Upgraded Pinaka and Helina will be operational soon
In the last few decades, India’s long-range artillery and missiles have advanced significantly. Defence Research & Development Organization (DRDO) was creating an upgraded version of the Pinaka Multi-Barrel Rocket launcher to address the challenges of the future, which include outstanding accuracy of assaults at extended ranges (MBRL).
DRDO successfully tested the expanded Pinaka MBRL at the Pokhran ranges on April 9th. In addition, on April 11th, the much-discussed and long-awaited Nag Anti-Tank Guided Missile (HELINA), which was launched from a helicopter, was tested at a higher height from the Dhruv Advanced Light Helicopter (ALH).
The acquisition of both of these guns in sufficient numbers will considerably improve infantry operations along the northern border, where Indian soldiers are at a disadvantage due to the Chinese military’s superior equipment.
The broadened scope The Pinaka MBRL is expected to begin replacing the Indian Army’s shorter-range Mk-1 model soon. The extended variant has a range of 65-90 kilometres, more than doubling the range of artillery using DRDO-built Pinaka and Russian Grad MBRLs.
Furthermore, the Pinaka extended-range rockets can be equipped with Pinaka Area Denial Munitions, which were also tested on April 9th. “A total of 24 EPRS rockets were fired [from] diverse ranges throughout the last fortnight,” the Ministry of Defence (MoD) said in a statement.
The rockets met all trial objectives satisfactorily, achieving the required accuracy and consistency.” A guided form of the Pinaka MBRLs is also being developed by DRDO, which will have a range of over a hundred kilometres with pin-point precision.
When it comes to the Himalayan border with China, the HELINA, or Heli-launched NAG Guided Missile, is a gamechanger. The HELINA has a range of 7 kilometres, putting enemy tank commanders in curving terrain at a significant disadvantage. The missile is light, weighing only 43 kilogrammes, and will have little effect on the rarefied environment over Ladakh.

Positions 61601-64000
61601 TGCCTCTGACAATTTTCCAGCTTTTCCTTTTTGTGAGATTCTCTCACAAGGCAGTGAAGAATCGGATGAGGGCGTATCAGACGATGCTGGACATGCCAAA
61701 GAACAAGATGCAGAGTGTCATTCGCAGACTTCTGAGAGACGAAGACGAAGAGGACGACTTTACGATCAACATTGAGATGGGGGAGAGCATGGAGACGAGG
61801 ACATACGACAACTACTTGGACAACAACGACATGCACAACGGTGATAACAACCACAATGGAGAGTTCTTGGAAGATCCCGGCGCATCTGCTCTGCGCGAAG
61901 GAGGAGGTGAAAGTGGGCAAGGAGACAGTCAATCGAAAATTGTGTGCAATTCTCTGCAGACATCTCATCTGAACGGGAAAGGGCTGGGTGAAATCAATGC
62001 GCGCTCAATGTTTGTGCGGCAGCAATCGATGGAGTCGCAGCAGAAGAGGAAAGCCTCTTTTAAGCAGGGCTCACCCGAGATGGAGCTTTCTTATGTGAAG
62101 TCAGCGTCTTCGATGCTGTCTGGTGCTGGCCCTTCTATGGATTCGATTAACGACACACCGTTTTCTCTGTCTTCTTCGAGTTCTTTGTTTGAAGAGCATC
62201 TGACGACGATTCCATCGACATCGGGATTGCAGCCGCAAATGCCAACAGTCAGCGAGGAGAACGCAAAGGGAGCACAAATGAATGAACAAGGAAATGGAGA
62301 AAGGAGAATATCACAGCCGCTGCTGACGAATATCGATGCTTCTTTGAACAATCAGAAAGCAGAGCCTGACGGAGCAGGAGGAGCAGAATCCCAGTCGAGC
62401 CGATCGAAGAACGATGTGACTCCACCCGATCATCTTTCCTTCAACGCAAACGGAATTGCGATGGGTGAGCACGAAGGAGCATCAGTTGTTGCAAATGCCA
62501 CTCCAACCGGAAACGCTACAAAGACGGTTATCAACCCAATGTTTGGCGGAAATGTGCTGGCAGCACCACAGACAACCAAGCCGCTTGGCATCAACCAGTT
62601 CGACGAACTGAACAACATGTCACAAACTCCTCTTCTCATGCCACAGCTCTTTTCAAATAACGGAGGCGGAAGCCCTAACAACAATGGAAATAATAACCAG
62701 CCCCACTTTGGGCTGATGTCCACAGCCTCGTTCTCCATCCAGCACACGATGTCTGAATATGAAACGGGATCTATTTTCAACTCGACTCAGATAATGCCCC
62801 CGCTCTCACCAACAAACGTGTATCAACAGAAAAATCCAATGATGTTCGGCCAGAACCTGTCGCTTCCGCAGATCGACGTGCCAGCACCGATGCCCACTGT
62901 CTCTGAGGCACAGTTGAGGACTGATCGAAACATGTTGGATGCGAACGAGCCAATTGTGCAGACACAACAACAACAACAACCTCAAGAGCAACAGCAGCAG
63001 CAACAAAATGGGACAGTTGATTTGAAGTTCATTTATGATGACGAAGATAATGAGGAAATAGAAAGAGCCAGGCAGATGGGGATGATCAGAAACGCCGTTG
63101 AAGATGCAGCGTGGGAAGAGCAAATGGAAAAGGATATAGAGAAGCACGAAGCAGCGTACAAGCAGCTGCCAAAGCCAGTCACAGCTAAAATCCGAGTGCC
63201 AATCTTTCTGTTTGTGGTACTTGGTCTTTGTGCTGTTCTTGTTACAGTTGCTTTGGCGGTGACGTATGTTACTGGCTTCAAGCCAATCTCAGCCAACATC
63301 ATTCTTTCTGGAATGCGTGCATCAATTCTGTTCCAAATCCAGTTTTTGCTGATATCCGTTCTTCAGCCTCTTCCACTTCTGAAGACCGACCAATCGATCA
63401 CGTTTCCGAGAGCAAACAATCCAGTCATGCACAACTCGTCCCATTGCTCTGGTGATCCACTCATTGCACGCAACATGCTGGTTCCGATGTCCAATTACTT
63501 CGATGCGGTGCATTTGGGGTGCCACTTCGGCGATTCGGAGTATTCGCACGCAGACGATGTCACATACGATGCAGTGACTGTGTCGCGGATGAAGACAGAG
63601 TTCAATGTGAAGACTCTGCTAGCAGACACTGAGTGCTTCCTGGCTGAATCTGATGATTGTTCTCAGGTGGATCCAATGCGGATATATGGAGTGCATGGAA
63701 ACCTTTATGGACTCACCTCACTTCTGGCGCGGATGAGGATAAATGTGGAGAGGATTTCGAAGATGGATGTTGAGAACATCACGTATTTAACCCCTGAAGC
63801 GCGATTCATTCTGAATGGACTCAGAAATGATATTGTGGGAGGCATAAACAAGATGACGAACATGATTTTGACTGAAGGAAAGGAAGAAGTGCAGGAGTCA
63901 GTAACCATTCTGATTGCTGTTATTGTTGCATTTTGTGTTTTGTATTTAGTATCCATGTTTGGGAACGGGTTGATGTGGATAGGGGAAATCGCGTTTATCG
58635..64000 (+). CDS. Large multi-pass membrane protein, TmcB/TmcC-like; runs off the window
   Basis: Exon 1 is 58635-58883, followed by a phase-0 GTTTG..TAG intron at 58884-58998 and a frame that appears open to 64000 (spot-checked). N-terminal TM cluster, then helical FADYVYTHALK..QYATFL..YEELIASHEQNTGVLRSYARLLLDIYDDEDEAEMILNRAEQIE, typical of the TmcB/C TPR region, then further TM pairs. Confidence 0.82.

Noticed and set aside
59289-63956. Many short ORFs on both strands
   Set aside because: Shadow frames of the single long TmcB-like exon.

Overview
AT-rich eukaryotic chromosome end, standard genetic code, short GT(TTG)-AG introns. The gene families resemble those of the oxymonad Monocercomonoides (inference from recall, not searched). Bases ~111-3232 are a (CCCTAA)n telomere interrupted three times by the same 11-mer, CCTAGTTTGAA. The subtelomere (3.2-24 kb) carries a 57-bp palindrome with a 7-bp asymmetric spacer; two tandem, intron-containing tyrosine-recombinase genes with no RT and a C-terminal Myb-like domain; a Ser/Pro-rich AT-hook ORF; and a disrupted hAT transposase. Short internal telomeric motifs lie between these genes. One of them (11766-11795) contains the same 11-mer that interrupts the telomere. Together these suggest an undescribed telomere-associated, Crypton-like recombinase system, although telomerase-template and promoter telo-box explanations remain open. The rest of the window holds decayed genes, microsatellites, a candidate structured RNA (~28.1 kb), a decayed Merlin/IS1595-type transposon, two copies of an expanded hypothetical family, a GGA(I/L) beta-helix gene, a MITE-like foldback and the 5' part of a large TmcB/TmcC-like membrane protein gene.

In terms of firepower, HELINA can pierce armour up to 800mm thick, which is far more than the light and medium weight tanks that operated on the frontier could. Armour plating that is around 800mm thick is used on even the heaviest tanks. In 2021, HELINA was tested in the scorching desert of Pokhran. The missile should go into production soon after successful trials in the rugged terrain.
“In continuation of validation experiments completed at Pokhran in Rajasthan, evidence of efficacy at high altitudes paves the way for its integration on the DHRUV helicopter,” according to the Press Information Bureau. Senior Army officers and DRDO experts were present during the experiments.”
The HELINA’s successful integration on the DHRUV lays the way for a simple integration with the Light Combat Helicopter (LCH), which just received its first order from the Ministry of Defense for 15 units.
The DRDO will shift its focus to more advanced weapon systems in the pipeline once the HELINA and Extended Pinaka are operational. In January, the indigenous man-portable anti-tank guided missile system, or MPATGM, was successfully tested, and it will be deployed in the coming months.
Following the Galwan clashes, there was a greater emphasis on improved infantry/artillery weapons. The Ministry of Defense has increased acquisitions to close firepower gaps, signed an Ak-203 manufacturing agreement with Russia, and accelerated missile and other military equipment development with a focus on indigenization.